Women, Islam and the State
Publication: May 91
Publication: May 91
Examines the relationship between Islam, the nature of state projects, and the position of women in the modern nation states of the Middle East and South AsiaRead the Introduction (pdf).
This collection of original essays examines the relationship between Islam, the nature of state projects, and the position of women in the modern nation states of the Middle East and South Asia. Arguing that Islam is not uniform across Muslim societies and that women’s roles in these societies cannot be understood simply by looking at texts and laws. the contributors focus, instead, on the effects of the political projects of states on the lives of women.
Table of Contents
Notes on Contributors
1. Introduction Deniz Kandiyoti
2. End of Empire: Islam, Nationalism and Women in Turkey Deniz Kandiyoti
3. Hazards of Modernity and Morality: Women, State and Ideology in Contemporary Iran Afsaneh Najmabadi
4. The Convenience of Subservience: Women and the State of Pakistan Ayesha Jalal
5. The Quest for National Identity: Women, Islam, and the State in Bangladesh Naila Kubeer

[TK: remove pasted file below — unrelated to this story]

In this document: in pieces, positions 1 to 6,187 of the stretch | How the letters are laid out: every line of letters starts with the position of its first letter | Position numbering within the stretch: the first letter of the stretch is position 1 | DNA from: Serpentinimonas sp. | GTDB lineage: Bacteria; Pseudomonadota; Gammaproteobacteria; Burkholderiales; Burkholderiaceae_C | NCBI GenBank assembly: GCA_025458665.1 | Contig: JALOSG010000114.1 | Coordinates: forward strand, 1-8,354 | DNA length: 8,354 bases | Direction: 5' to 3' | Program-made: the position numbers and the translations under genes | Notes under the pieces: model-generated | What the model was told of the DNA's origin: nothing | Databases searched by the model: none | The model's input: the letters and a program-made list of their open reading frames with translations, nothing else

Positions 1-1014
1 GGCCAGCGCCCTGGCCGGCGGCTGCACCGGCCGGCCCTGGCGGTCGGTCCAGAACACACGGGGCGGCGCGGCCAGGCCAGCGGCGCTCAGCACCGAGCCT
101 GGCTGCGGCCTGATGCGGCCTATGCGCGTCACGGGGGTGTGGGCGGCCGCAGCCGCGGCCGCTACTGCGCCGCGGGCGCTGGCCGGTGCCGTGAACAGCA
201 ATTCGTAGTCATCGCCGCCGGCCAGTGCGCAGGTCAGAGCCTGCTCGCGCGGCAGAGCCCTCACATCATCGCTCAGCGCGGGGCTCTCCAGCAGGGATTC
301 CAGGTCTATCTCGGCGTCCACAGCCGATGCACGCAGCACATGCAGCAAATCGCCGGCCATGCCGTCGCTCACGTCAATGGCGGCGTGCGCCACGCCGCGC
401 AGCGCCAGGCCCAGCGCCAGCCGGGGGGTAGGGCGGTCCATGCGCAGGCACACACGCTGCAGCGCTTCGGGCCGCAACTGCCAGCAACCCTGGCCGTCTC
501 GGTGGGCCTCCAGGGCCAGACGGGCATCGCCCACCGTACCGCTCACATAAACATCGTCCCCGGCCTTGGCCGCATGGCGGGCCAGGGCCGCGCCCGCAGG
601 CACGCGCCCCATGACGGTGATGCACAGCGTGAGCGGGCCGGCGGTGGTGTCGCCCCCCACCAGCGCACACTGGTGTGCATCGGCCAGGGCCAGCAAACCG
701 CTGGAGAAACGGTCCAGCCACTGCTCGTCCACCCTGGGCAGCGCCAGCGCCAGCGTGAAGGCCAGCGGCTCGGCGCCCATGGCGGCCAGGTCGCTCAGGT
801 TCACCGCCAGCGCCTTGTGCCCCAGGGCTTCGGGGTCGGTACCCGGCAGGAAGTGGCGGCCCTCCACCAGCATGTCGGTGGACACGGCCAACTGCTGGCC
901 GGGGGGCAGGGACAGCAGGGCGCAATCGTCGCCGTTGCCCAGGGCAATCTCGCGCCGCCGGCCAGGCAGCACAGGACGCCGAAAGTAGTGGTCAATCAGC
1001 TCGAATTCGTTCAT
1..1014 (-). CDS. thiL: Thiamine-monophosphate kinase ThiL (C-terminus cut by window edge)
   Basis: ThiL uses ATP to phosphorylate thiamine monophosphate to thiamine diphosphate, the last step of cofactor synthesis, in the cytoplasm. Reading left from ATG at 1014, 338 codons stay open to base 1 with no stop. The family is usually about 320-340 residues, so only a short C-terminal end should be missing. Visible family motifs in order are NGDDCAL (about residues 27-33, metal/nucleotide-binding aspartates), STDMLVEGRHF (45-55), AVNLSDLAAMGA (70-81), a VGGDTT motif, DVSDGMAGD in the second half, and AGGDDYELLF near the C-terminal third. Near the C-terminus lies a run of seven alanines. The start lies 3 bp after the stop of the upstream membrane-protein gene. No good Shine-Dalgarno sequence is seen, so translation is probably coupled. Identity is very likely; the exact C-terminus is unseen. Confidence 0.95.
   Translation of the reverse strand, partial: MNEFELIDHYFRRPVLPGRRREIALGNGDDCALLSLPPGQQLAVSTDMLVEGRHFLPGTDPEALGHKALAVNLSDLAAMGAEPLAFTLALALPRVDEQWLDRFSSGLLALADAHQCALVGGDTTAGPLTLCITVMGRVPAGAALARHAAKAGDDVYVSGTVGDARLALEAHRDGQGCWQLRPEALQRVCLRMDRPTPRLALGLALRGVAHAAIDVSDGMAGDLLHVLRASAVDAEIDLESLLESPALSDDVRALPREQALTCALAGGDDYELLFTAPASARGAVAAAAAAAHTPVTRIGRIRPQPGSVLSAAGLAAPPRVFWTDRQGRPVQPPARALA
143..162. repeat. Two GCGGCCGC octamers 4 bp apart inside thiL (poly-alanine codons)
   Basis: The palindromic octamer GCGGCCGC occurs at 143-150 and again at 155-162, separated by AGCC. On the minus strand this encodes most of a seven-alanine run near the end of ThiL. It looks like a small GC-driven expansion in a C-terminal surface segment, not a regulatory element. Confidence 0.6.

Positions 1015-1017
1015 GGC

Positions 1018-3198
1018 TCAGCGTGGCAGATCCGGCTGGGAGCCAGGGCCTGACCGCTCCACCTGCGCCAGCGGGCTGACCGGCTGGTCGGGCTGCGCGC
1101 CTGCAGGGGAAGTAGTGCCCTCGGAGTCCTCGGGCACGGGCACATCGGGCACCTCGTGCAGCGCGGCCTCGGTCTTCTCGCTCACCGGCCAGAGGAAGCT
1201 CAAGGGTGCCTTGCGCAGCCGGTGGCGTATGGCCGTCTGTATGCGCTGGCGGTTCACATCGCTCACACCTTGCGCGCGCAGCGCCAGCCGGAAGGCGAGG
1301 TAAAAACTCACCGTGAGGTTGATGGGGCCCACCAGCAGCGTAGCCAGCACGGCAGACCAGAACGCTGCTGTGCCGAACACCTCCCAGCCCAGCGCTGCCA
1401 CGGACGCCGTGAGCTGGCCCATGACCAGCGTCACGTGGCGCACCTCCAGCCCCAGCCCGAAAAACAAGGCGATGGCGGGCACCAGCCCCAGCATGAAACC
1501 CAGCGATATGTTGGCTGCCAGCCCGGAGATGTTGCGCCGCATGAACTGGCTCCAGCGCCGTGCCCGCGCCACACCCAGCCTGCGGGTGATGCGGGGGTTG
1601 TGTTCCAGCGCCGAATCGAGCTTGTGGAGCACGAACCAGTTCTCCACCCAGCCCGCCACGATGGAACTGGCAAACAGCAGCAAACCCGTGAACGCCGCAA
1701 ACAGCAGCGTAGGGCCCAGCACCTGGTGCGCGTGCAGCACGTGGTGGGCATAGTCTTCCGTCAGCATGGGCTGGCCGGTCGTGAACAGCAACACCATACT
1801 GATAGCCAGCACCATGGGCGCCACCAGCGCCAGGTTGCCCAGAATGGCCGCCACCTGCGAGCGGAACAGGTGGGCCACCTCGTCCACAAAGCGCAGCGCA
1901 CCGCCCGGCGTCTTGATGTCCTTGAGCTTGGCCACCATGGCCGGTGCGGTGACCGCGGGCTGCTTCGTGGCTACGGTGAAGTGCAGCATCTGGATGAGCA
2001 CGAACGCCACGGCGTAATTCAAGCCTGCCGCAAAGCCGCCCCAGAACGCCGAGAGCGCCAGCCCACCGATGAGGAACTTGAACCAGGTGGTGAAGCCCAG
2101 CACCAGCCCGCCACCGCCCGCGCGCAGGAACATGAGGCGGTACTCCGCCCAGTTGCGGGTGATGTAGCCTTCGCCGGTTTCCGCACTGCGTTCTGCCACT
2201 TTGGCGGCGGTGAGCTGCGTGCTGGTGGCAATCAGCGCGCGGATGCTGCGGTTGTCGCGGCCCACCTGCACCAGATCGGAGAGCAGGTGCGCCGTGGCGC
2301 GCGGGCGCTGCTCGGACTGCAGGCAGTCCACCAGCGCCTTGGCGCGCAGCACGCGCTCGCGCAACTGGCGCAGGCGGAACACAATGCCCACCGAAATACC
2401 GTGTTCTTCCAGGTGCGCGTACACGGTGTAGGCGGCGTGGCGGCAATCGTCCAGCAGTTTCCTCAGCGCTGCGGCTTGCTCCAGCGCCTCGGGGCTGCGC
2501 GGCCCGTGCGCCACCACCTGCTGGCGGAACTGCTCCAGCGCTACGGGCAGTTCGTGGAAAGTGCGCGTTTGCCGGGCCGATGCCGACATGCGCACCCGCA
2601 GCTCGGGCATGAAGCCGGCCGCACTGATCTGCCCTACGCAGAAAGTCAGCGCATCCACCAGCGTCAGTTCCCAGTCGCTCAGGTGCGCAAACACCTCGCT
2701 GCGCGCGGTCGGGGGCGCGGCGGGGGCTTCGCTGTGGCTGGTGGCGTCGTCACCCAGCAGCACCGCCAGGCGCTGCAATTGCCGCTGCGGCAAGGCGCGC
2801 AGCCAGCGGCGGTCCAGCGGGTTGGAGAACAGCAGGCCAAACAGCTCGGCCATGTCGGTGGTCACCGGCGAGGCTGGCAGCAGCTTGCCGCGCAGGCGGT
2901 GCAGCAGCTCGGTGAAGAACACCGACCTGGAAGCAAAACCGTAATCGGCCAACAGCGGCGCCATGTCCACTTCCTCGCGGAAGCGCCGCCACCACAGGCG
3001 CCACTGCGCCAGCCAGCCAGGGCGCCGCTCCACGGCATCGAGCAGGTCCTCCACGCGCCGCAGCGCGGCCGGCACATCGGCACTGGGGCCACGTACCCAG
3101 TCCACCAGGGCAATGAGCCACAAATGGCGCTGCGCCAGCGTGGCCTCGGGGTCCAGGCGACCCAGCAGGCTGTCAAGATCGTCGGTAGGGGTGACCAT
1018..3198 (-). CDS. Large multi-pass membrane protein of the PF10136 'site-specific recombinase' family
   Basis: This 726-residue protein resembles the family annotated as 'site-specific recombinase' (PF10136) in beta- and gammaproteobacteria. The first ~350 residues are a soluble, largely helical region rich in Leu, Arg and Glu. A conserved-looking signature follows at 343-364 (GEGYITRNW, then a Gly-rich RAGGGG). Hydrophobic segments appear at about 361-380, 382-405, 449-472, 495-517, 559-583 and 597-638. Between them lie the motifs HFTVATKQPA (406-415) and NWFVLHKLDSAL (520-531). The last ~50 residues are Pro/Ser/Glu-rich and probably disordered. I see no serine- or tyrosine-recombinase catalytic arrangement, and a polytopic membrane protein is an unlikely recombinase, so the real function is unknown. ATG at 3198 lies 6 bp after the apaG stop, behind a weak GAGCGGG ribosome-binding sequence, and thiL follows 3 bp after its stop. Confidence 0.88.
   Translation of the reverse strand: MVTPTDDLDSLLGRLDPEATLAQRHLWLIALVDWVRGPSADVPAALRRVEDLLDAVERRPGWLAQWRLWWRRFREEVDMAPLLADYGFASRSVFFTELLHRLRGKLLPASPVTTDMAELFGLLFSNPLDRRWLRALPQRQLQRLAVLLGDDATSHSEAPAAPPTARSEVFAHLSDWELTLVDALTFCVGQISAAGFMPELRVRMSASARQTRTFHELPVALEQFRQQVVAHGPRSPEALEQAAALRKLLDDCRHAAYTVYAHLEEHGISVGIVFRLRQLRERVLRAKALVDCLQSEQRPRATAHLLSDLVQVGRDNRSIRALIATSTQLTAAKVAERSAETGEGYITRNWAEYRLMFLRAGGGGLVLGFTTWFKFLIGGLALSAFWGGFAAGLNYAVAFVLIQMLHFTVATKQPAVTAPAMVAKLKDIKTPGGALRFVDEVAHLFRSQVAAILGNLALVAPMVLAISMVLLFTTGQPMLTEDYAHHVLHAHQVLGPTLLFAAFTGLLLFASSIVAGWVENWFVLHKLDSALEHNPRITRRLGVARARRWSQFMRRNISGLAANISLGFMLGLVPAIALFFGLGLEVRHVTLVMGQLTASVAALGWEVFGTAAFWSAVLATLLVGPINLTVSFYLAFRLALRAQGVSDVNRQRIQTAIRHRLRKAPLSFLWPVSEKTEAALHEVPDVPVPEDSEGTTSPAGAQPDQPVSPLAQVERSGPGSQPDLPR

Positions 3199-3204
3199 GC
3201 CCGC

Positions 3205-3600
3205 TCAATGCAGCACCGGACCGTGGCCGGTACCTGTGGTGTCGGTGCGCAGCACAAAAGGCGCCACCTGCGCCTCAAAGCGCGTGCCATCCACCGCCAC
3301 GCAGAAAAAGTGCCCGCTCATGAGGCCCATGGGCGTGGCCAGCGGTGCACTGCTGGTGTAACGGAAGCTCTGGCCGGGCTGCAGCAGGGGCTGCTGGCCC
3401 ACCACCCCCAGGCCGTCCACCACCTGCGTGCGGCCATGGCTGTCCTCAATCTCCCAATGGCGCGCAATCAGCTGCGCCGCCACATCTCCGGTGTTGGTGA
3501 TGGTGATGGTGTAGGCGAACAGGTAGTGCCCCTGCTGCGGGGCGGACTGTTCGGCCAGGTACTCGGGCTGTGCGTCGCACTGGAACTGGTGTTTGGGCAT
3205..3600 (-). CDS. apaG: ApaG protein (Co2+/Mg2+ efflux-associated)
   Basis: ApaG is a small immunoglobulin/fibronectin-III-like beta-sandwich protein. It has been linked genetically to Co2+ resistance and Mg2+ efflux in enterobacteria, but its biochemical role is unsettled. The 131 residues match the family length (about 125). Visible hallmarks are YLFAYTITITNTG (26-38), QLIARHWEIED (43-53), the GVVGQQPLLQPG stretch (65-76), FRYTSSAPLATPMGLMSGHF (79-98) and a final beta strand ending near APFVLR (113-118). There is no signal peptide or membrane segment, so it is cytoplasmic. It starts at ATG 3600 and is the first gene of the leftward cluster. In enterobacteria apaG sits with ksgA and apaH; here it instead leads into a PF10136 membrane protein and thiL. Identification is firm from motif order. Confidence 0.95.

6. Forced Identities: The State, Communalism, Fundamentalism and Women in India Amritu Cbbacbbi
7. Elite Strategies for State Building: Women, Family, Religion and the State in Iraq and Lebanon Suad Joseph
8. Competing Agendas: Feminists, Islam and the State in 19th and 20th Century Egypt Margot Badran
9. The Law, the State and Socialist Policies With Regard to Women: The Case of the People’s Democratic Republic of Yemen Maxine Molyneux
About the Author(s)
In the Series
Women in the Political Economy edited by Ronnie J. Steinberg
No longer active. Women in the Political Economy, edited by Ronnie J. Steinberg, includes books on women and issues of work, family, social movements, politics, feminism, and empowerment. It emphasizes women's roles in society and the social construction of gender and also explores current policy issues like comparable worth, international development, job training, and parental leave.